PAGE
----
I think realistically it might be better to add the code to set DST into the App Loader rather than Gadgetbridge, so at least then it would work for everyone, not just Android users with Gadgetbridge.

    Like many of these things, someone wanted the capability included, so they contributed the code, but then the end result (with widdst) was good enough for them so they never did any further integration on it.

    If I'm totally honest though, I think most people run their Bangle with Gadgetbridge or iPhone, in which case the time will automatically update anyway. One of the main requests I actually had was for the Bangle's timezone to update when people travelled around, and realistically widdst won't help with that anyway - you really need the phone connection...

    Scheduling one timezone change might be in interesting idea (the sched library would do it all, it would just need telling when to schedule), but I'm not sure if it's really worth it for the 2 times a year it happens (if disconnected from the phone) unless it's totally solid and works reliably. The last thing we need is another, different, incompatible method that only works for some users.

    Going back to the original point of this post though - is there really a reason you can't just have a list of timezone->name on the Bangle?

    Re-architecting everything just so you can have 3 characters on your clock face seems like it might be overkill, especially (as @user140377 says) any users might prefer to just see the numerical offset, which can easily be printed right now.

  • Maybe, juste the Hanks World Clock could do ?

  • Oh, believe me, I understand completely about the difference between the issues that will realistically be addressed and … everything else :). I'll take a quick look at the setDST/isDST interaction and see if it feels like a hobbyable fix—though by design setDST is only a DST-aware version of manually setting the time, and may not even be part of a location-aware solution.

    As to the idea of mapping from offset to name, from a technical perspective this can't work fully, because there are more timezones than there are offsets: timezones can (and do) differ in whether they observe DST and in what dates they make the change on, for example, not to mention that it might be a political hot potato to tell people in Western Australia that they are in China Standard Time or vice versa. (I had originally thought of making the watch able to display the correct time when completely disconnected, but the geospatial database would be megabyte-scale according to the back of my envelope, so not really feasible on Bangle).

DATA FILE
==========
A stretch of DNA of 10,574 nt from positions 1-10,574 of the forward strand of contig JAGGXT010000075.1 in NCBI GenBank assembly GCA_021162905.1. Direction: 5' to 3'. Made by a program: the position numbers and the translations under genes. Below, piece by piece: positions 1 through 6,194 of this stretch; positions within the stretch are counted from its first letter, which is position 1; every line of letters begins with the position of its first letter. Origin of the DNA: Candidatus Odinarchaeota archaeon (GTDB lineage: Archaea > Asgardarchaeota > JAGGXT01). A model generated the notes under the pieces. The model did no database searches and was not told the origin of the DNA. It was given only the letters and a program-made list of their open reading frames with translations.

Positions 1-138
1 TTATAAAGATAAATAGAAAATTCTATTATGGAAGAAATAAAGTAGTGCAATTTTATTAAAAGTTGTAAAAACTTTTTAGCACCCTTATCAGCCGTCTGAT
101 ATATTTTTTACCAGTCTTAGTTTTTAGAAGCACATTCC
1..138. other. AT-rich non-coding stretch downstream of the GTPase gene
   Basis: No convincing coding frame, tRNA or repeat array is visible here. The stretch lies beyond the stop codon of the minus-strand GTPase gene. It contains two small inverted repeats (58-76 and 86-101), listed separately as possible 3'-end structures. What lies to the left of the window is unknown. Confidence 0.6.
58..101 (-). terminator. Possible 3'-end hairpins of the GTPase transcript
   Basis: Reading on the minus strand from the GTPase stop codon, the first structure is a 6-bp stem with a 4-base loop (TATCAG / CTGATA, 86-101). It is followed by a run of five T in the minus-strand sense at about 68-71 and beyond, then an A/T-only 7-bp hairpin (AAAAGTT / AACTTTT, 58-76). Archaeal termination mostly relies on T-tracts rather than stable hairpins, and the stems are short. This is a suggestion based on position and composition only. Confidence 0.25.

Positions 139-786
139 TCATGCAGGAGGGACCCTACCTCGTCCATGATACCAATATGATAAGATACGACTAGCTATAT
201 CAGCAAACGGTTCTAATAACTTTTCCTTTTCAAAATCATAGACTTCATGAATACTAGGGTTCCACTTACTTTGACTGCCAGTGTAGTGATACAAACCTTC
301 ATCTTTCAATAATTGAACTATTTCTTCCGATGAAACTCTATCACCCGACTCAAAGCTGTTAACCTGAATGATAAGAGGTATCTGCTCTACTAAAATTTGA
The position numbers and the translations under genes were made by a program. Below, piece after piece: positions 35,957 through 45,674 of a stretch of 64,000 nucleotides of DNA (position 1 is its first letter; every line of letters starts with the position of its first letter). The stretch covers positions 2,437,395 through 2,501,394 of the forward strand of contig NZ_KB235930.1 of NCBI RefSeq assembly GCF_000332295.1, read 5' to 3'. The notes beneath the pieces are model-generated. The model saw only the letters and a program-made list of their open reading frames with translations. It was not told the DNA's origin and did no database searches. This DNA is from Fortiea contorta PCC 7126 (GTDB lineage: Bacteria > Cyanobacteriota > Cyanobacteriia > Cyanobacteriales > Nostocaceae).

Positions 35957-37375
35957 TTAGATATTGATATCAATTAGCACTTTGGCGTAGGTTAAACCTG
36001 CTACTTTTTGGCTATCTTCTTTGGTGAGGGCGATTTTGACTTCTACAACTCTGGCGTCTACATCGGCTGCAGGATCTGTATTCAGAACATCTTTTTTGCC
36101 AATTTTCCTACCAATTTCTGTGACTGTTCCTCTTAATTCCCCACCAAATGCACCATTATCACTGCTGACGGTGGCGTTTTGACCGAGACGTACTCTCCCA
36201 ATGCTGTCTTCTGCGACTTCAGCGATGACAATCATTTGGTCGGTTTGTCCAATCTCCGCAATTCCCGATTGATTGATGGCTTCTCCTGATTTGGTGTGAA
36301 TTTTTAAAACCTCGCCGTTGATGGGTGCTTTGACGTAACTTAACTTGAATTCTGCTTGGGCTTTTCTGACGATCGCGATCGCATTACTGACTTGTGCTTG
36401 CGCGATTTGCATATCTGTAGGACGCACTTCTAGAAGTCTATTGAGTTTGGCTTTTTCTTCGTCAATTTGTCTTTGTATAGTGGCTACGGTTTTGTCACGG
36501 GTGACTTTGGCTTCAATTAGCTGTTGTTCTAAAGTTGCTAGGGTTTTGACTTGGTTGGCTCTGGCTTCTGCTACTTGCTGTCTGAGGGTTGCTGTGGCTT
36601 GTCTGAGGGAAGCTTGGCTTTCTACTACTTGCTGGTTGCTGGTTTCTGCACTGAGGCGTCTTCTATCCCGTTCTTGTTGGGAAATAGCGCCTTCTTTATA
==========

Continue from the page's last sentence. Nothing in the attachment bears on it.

For the sake of other readers I should make my own perspective clear here: I bought my Bangle because I have a long-time (if low-investment) hobby of sketching watch faces and watch features, and Bangle finally provides a low-overhead method to try out ideas. So “why don't you just use this-or-that” is not the answer for me. I'm actually trying to prototype a watch face that helps me deal with the disorientation I feel when the time changes under me, and that's what justifies my effort to myself. But of course I want to do it in a way that it might be useful to others, if there is a choice of methods, and I certainly don't want to break anything.

    More generally, I think it might need saying that the experience of timezones in North America is very different from that in Europe. US states cooperate less than European nations(!) and timezone issues are a daily fact of life here; the Central/Eastern divide in the US in particular is highly populated. It's also true that while international travel has not been much of a thing for the last five years, previously (and now, again) waking up on a different continent was very much a normal experience for some of us.

    Anyway, I'll try to avoid destabilising anything, and run anything with implications for others by you before trying to check them in.

    Incidentally, do you have a clean way of debugging Gadgetbridge/Bangle interactions? Bluetooth seems to require running on real hardware, and there's only one Bluetooth….

  • Thanks - good point about the US states - we don't generally have much of an issue here but it must be a pain if you live near a timezone border.

    It does sound a bit like the simplest solution for now might be to send E.setTimeZone(amt, name) instead of just E.setTimeZone(amt) (and maybe set it in the settings too). You could then override that function in the watch face that displays it so you can get updated when there is a change.

    do you have a clean way of debugging Gadgetbridge/Bangle interactions?

    If you connect your phone via USB then you can get the Android LogCat as part of Android Studio. If you filter it on the text UART it should show you what's going on, so that can be a good step.

    You can also go to the app loader in Gadgetbridge and then click on 'remote' and can connect the Web IDE on the desktop to it, but right now the app loader page has to be visible.

  • I think I agree.

    Incidentally, although I'm confident that I saw setDST behave inconsistently with getIsDST as I described, other things later started acting strangely. I reset and reloaded my Bangle 2 and I can no longer reproduce the inconsistency—and the source seems to look right. So perhaps I had already broken something.

    Oh, thanks for the LogCat pointer. It turns out that I can use that with WiFi debugging too. It's not perfect, but it's quite nice.

  • Hey, Gordon.

    Without disagreeing in any way that the most direct thing to do is E.setTimeZone(amt, name), I took a few more steps down the rabbit hole of looking at scheduled DST changes. It seems there are some peculiarities baked into E.setDST()? First, it already has 12 parameters(!), which means that unlike E.setTimeZone() it can't straightforwardly take optional time zone name parameters at the end. Second, to the point of not breaking existing uses, it appears from reading the code that widdst depends on the fact that setDST disables setTimeZone to prevent further host time zone updates, and thus relies on the host not calling setDST, since that would break the override.

    So … one might wish that the entry had been setDST(base, delta, startRule, endRule) where startRule and endRule are arrays, for example. And while preventing automatic updates is a sensible idea, it might be better to have said Bangle.setEnableAutomaticTimezone(false)­ explicitly, rather than accomplishing it by implicitly disabling setTimeZone.